Simon Leach hunches over his spinning treadle wheel, his hands gray and glistening as they pull and press a clay bowl into shape.
Inside his Millheim studio, a converted garage warding off a bitter January day with space heaters, he strikes a familiar pose. To the steady tock of the foot-powered wheel, he peers at his creation. His fingers make tiny, deft adjustments as smooth as the rim of his emerging bowl.
But his comfort at the wheel comes not just from decades of making pottery.
It’s in his blood.
Leach, 58, is a third-generation potter — but with a special lineage.
His grandfather was Bernard Leach, a celebrated and influential potter considered the founder of the British studio pottery movement. After studying with master ceramics artists in Japan, he brought the techniques and styles back to his native England in 1920 and started a seminal pottery studio in the Cornwall seaside town of St. Ives.
His son, David Leach, followed in his footsteps and became a noted postwar potter. Both men were honored further by being inducted into the prestigious Most Excellent Order of the British Empire.
“A lot of things I do, my dad did. A lot of things my dad did, my granddad did,” said Simon Leach, whose two brothers also are potters.
“But they’re good things, the way we put on a handle, the way it’s finished off. The skills are passed down, and I’m very, very grateful to have that, to have that heritage behind me.”
Each bowl, mug, plate or vase spun into existence carries on the family tradition, but Leach has given it a contemporary touch. Seven years ago, he began making instructional pottery videos and posting them on a then-fledgling service called YouTube.
Since, he has produced more than 900 videos, drawing viewers around the world into his studio and life, ending most programs with his signature line, “Keep practicing.” On a more traditional note, he has co-written an acclaimed guide, “Simon Leach’s Pottery Handbook.”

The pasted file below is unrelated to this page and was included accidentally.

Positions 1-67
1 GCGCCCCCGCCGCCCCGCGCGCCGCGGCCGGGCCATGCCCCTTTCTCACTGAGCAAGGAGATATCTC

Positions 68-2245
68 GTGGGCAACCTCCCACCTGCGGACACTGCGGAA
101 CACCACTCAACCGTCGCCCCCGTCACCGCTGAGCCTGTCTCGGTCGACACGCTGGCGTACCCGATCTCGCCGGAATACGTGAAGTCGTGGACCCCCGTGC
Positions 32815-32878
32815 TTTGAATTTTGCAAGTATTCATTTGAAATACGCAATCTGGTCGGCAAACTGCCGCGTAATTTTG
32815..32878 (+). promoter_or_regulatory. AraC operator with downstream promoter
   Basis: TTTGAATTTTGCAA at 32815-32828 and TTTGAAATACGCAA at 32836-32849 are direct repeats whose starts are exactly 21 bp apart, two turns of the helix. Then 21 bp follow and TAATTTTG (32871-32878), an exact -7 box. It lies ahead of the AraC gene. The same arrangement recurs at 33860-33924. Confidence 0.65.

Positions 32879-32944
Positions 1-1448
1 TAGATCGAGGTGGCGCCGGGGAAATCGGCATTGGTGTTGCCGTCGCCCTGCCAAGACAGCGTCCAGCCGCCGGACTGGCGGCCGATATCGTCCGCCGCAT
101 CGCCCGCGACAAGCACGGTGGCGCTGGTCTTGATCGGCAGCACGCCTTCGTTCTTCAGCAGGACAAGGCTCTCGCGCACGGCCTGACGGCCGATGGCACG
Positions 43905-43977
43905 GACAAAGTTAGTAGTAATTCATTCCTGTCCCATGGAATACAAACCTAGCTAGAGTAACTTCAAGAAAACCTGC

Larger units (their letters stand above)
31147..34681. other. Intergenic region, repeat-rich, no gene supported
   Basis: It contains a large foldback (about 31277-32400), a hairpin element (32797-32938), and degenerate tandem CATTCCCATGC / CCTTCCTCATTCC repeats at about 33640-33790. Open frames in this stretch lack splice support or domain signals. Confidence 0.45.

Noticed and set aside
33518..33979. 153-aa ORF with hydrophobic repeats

In both mediums, he seeks to pass along the joy of making pottery.
“You’ve got a lump of clay that’s shapeless and formless, and suddenly, you’re pulling out that formless entity or shape, something that’s hopefully beautiful,” Leach said. “That’s the fun thing about it.”
‘Between East and West’
In November, Leach and his wife moved into their Millheim home, a converted barn with exposed beams and a panoramic view of the countryside.
Before that, the couple lived near Wiliamsburg, Blair County, for four years, in an old iron-furnace stone house that doubled as a pottery studio.
Leach came to the United States in 2009 after residing in Spain for two decades.
But his journey really began in Japan.
His grandfather, born in Hong Kong, studied art in London before returning to the Far East in 1909. Over the next decade, he learned Japanese ceramics techniques from master potters, among them Shoji Hamada.
Moving to England, the two friends started the St. Ives pottery. Chris Staley, a Penn State distinguished professor of art and a ceramicist for 44 years, said the pottery became a celebrated collaboration between Hamada, “probably the most renowned potter from Japan ever,” and Leach, “an iconic figure for anyone involved in ceramics.”